Public health practice - the prevention of disease and injury and the protection of the population - relies on access to information. Legal practice treats information very differently: it is a weapon: has power and value, and it is rarely yielded without getting something in return. Civil litigation uncovers a great deal of otherwise unavailable information about practices and products which may cause disease and injury. However, common practice in and related to lawsuits, trials, and courts, such as protective orders, sealing orders, and confidential settlement agreements, can deprive public health authorities and the public itself of information that might be helpful to prevent disease, injury, disability, and death. This article describes the important debate about court-sponsored secrecy.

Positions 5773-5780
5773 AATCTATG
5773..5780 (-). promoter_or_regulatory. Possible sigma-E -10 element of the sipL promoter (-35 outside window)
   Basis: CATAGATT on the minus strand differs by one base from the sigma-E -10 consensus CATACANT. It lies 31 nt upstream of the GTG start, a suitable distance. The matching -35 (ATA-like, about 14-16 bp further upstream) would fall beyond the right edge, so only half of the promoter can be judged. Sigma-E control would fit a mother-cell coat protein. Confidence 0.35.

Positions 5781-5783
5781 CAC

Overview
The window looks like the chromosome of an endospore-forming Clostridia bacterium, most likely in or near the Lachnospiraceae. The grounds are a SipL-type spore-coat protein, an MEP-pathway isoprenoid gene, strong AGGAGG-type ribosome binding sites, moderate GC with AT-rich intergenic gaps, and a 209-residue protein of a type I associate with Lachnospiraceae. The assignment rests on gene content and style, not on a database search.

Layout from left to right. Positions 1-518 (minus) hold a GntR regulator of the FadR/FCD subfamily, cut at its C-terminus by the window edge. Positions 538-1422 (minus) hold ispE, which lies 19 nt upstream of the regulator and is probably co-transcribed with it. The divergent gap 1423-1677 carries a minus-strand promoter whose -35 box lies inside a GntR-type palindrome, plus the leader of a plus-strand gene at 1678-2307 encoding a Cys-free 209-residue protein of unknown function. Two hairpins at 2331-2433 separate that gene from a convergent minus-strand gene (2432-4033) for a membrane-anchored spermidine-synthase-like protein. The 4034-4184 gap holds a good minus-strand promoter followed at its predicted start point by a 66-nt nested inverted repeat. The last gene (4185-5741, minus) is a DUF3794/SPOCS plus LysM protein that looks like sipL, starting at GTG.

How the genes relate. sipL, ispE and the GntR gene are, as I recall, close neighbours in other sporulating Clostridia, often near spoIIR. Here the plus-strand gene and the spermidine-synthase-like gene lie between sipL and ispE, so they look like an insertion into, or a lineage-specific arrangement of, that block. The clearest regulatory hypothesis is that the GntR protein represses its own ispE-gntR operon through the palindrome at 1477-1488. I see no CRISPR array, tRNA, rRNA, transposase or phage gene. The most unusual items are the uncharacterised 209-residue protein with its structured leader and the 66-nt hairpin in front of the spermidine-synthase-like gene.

Duke Law School
Copyright 2006 by Daniel J. Givelber and Anthony Robbins.
Authors retain copyright.
Law and Contemporary Problems, Vol. 68, No. 3, pp. 131-140, Summer 2006.